So, for example, right now, I have 23,000 points which equals $300 in credits. If I buy a $250 airline ticket, I can either redeem 7500 points ($100), 15,000 points ($200) or 22,500 points ($250...the amount of the purchase). This is different from the Capital One card, which would require to redeem enough to cover the entire amount. The AMEX card lets me choose how much I want to redeem. The points never expire and they are good towards anything categorized (by the merchant) as "travel".

    When we joined, they gave us 30,000 bonus points for signing up....a $400 credit right from the start:thumbsup2. I accumulated another 15,000 and I was able to get a credit of $600 for our Disney tickets from UnderCoverTourist!

    Oh, the other nice thing is that you can combine expenses for reimbursement. We have a hotel bill that is $93. We have a $75 gift card and the other $18 will go on the AMEX. We have another hotel night that will be $80 and that too will go on the AMEX. I can then redeem 7500 points to cover BOTH of those charges:yay:.

    We don't travel that frequently so our points will sit and accumulate for quite a while. It is nice to know that I can spend them on just about anything travel related. I'm hoping to charge a few things to the room, just to see if it gets categorized as "travel". If it does, that would be awesome because we could use points on future trips to cover food, souvenirs and valet parking!
  9. fac

    fac DIS Veteran

    Jun 6, 2004
    I have a card that ties to airtran, I get 1 point for $1000 purchase, and 8 points give me a one-way ticket. I used to use those tickets to travel to the west cost. The anual fee is $39. I think when I signed up, I was given 8 to 10 points.

    You may want to go to as there are usually discussions on how to rack up more points
  10. SuzanneSLO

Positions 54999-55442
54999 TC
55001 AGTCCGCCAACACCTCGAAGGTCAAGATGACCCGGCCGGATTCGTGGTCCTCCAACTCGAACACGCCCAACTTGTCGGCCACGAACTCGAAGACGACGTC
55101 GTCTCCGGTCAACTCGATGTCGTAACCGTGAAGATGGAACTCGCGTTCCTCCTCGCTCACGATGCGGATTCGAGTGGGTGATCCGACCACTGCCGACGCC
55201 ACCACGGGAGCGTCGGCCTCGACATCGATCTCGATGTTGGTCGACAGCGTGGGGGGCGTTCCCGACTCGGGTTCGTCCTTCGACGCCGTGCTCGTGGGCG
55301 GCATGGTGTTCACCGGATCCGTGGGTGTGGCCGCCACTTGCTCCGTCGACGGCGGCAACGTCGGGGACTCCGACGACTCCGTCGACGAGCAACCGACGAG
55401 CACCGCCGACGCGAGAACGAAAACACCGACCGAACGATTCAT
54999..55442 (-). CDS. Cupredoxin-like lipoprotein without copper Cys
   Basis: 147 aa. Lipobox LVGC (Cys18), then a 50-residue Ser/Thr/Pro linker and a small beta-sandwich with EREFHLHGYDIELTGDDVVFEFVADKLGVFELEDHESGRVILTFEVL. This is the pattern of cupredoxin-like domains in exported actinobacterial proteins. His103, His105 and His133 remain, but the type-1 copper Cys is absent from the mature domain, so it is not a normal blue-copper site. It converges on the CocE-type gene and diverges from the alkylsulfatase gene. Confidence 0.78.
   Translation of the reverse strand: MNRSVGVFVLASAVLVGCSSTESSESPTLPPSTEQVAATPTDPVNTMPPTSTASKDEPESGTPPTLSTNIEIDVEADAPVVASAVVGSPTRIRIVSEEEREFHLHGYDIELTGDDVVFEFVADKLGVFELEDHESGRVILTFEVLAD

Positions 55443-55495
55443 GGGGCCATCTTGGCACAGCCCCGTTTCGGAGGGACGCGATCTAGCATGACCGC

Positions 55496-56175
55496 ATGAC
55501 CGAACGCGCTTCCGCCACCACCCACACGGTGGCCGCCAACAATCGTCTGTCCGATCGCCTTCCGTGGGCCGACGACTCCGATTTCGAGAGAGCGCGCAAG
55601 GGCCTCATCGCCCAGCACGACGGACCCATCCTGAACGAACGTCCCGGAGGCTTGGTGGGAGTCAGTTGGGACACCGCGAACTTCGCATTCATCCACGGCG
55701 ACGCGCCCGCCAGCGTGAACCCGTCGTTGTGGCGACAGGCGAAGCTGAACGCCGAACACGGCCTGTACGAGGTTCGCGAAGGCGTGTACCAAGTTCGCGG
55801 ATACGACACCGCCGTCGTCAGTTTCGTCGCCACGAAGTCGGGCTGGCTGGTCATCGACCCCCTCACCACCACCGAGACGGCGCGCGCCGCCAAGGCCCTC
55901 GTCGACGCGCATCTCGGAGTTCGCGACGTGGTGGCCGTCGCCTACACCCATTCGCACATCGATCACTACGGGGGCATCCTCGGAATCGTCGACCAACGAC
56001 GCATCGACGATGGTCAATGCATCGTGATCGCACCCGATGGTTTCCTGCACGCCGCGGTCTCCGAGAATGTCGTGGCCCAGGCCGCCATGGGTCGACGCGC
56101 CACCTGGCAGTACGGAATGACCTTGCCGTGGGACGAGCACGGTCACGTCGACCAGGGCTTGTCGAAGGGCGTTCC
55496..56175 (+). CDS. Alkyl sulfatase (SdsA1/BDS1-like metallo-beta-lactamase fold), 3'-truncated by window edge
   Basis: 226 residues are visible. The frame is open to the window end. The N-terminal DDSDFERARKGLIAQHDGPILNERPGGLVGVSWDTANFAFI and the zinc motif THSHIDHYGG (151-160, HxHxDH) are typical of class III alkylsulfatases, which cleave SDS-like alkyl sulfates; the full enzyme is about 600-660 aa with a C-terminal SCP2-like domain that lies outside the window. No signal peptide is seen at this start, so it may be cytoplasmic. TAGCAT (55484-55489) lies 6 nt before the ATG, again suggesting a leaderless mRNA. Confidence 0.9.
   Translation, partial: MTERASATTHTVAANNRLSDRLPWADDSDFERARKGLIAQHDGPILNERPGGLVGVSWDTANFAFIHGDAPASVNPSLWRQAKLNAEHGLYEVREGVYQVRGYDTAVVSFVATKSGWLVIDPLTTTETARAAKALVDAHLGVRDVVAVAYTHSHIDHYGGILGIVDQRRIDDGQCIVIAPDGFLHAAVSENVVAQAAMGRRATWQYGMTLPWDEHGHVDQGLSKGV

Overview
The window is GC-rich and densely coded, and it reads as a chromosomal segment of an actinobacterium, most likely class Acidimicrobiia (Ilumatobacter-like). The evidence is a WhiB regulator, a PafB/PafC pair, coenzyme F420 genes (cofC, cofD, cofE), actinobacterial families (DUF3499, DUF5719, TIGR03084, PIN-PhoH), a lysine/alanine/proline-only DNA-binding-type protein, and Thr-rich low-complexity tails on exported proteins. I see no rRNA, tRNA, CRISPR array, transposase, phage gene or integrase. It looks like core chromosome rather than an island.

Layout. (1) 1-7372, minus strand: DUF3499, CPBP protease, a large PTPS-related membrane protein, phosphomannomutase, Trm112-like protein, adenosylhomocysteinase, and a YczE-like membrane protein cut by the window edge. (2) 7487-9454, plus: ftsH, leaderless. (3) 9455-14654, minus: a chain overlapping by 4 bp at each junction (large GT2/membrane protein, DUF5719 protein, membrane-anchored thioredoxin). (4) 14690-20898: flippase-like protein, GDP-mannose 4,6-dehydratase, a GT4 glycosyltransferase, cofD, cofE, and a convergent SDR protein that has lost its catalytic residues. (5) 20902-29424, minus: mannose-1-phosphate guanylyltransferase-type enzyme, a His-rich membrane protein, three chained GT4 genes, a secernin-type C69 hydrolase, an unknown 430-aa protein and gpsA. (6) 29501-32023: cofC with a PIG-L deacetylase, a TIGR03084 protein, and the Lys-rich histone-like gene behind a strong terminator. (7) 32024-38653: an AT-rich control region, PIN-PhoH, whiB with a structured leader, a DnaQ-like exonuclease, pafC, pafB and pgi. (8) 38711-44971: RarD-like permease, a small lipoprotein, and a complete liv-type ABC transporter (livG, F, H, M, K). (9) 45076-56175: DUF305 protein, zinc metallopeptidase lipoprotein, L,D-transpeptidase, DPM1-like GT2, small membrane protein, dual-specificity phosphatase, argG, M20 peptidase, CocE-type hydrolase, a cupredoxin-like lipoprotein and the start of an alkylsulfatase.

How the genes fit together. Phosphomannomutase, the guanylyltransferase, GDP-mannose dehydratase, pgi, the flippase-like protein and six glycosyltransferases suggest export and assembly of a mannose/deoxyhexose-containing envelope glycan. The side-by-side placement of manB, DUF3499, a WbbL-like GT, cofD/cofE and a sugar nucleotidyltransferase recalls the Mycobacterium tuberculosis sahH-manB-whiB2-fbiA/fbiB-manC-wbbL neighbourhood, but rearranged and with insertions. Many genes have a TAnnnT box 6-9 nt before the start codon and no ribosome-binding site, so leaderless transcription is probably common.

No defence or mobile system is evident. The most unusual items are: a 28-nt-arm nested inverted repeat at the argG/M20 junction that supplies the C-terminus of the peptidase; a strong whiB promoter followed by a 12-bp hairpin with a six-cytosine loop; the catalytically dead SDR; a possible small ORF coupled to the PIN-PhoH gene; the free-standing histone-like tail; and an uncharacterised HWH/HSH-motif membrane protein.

SuzanneSLO DIS Veteran

    Sep 10, 1999
    The card generally regarded as the single most flexible in the FF community is the Starwood Preferred Guest American Express. Starwood operate the hotel chains including Westin, W, Sheraton, Le Meridien, 4 Points and Aloft. You earn 1 point per $$ spent and can use the points to stay at Starwood hotels. We once redeemed 4000 points for a room at a Sheraton near Disneyland. We have also redemmed the equivalent of 30,000 points for 4 nights at the Swan.

    But the best thing about the SPG Amex is that you can also convert the points to many airline miles. When you convert 20,000 points, it translates to 25,000 miles on most airlines. The airlines that this doesn't work for are United and Continental, as well as most LCCs.

    The card has a $60/year fee which is waived in the first year. They also have a signup bonus promo from time to time. I think the current signup bonus is 10,000 points, which is stingy compard to most other cards. Other airline branded cards often offer at least 25,000 miles and British Airways recently offered 100,000 miles after a $2,000 spend.

    Hotel and airline points are usually a better deal than generic travel credits, but you need to determine how you will spend your free travel and what works best for you. Then put everyting you can that you pay every month on your card and watch the number of miles/points climb! -- Suzanne
  11. Saraheg2107

    Saraheg2107 Mouseketeer

    Jun 29, 2009
    I think a lot of it depends on how you use your credit cards also. I have a BoA card that I get miles with USAir from. I chose that one because when I got it almost 10 years ago I flew to Philadelphia quite often and that is one of USAir's hubs. The way my card works I get 1 mile for every $1 spent, 2 miles for every $1 spent on USAir or one of their partners. Now, I tend to put a lot on my credit card and then just pay if each month, so I was able to earn miles at a decent pace. I can tell you that after having the card about 5 years I had enough miles for 2 round trip tickets to France and that my DF and I will be taking a delayed honeymoon and will be going to Europe in a year or so on miles also.